The day after the surgery, Wendy was well enough to go home. The couple went by Access-A-Bus, the city's paratransit service, because she had correctly guessed her discharge time when she booked it the previous week. The service requires seven-day advance booking.

Wendy White shows her log of calls attempting to get a cab or bus to take her to the hospital. She called 311 to complain when she was unsuccessful. (Elizabeth Chiu/CBC)

Taxi woes cropped up again several days later. Wendy's VON nurse discovered pus seeping from her wound, and her doctor wanted her back at the hospital the next morning.

Wendy called the city's two main cab companies, two drivers directly and a private transportation service. But none were available. She also phoned Access-A-Bus. She was told 45 people were ahead of her.

Guy urged Wendy to call 911 for an ambulance, but she refused. Cost was a factor for a couple living on a disability pension. Plus, Wendy said she didn't want to take paramedics from more critical calls.

So, she motored 300 metres to the bus stop, caught a Halifax Transit bus equipped to lower to curb height, and then navigated around a construction zone near the hospital to have her infected wound checked.

She wanted to take a cab back home, but her go-to driver had a broken transmission. So, she got herself on another bus.

"I was extra cautious over any bumps, anything that might dislodge my tubing or my drainage or my catheter or undo stitches," she said.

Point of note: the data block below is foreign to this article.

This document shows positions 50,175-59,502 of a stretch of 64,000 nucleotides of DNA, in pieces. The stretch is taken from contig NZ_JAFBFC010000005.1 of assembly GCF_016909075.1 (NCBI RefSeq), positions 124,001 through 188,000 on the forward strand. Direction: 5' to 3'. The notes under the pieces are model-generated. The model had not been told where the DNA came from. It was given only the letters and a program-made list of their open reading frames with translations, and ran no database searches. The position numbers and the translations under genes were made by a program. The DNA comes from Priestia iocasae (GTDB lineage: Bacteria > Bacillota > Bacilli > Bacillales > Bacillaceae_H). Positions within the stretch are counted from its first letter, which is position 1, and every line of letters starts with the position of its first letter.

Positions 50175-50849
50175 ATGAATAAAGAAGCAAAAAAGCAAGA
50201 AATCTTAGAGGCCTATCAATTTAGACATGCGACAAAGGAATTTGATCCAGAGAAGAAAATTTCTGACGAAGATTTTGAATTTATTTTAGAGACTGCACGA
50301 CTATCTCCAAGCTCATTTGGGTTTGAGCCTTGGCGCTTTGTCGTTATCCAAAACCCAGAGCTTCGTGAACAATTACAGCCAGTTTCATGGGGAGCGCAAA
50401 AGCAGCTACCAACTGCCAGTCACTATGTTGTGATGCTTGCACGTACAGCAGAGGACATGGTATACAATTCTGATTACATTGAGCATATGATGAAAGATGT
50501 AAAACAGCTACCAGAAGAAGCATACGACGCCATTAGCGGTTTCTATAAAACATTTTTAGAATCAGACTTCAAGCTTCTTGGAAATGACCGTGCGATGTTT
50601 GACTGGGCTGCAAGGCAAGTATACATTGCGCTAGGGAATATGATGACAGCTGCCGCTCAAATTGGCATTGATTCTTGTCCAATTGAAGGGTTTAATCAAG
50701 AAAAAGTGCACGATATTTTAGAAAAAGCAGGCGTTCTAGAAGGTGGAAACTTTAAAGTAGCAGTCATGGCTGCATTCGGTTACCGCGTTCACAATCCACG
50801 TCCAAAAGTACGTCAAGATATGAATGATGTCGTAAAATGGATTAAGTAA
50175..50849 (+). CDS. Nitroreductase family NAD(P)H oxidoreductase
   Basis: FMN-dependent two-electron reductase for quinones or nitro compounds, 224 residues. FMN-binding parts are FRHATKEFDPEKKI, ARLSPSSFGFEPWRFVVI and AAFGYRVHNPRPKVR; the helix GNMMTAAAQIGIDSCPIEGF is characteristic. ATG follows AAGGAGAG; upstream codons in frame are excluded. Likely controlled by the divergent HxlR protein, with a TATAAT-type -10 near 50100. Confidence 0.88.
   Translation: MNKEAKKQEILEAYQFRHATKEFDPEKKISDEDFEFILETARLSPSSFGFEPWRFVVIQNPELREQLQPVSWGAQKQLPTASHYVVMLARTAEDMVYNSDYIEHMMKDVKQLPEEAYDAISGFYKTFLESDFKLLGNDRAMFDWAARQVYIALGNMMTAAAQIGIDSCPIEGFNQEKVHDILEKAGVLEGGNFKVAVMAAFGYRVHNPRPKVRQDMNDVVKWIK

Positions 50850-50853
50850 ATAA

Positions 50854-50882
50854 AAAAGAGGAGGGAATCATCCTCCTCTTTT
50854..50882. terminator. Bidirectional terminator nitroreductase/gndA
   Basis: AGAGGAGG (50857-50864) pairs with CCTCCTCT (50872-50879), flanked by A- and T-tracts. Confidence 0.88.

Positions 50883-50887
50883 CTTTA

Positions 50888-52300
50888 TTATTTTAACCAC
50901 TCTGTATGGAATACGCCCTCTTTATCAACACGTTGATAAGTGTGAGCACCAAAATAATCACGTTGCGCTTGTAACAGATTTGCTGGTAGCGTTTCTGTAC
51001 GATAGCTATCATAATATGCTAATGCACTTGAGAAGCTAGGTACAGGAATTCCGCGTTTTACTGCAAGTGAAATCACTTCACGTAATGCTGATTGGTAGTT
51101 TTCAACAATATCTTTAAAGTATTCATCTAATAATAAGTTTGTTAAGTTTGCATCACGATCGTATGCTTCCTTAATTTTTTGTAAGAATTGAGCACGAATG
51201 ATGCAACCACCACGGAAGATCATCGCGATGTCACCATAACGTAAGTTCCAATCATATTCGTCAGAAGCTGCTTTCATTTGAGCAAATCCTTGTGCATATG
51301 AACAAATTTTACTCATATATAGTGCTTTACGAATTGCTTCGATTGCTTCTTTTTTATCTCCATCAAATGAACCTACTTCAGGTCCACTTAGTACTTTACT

Morier has logged nearly 570,000 kilometres in six years on his wheelchair-accessible taxi. (Dave Laughlin/CBC)

Morier said the couple's situation is "pretty desperate." He's one of the dwindling number of accessible taxi drivers sticking it out. Six years ago, one of his regular clients became paralyzed in a motorcycle accident and asked him to consider accessible-taxi work.

Morier answered the call and invested $70,000 in a van that can accommodate up to two small-power wheelchairs. He works 12 hours a day, or longer, and his van has logged nearly 570,000 kilometres in six years. 

He must accept dispatched calls from Dartmouth, Lower Sackville, Bedford or even further for potentially only a $5 fare.

He said he would "go broke" serving only accessible clients because the calls are infrequent, are from passengers who can take longer to serve, and are spread out over the large municipality — using more gas and time.

So, Morier works on a system of pre-booked calls from his 1,500 clients — 114 are in wheelchairs — while also accepting dispatched calls and fares off the street.

He said his clients with disabilities are satisfied even though they know "there are times they just cannot get me, even my regulars."

Calling out cabbies

Brian Herman, a co-owner of Casino Taxi, the city's largest taxi dispatch company, said it had 35 accessible taxi drivers at its peak in 2015-16. But now there are only five.

He said about 20 drivers have quit, while the company "parted ways" with about 10 who repeatedly refused calls from people with disabilities — a violation of Casino's policy.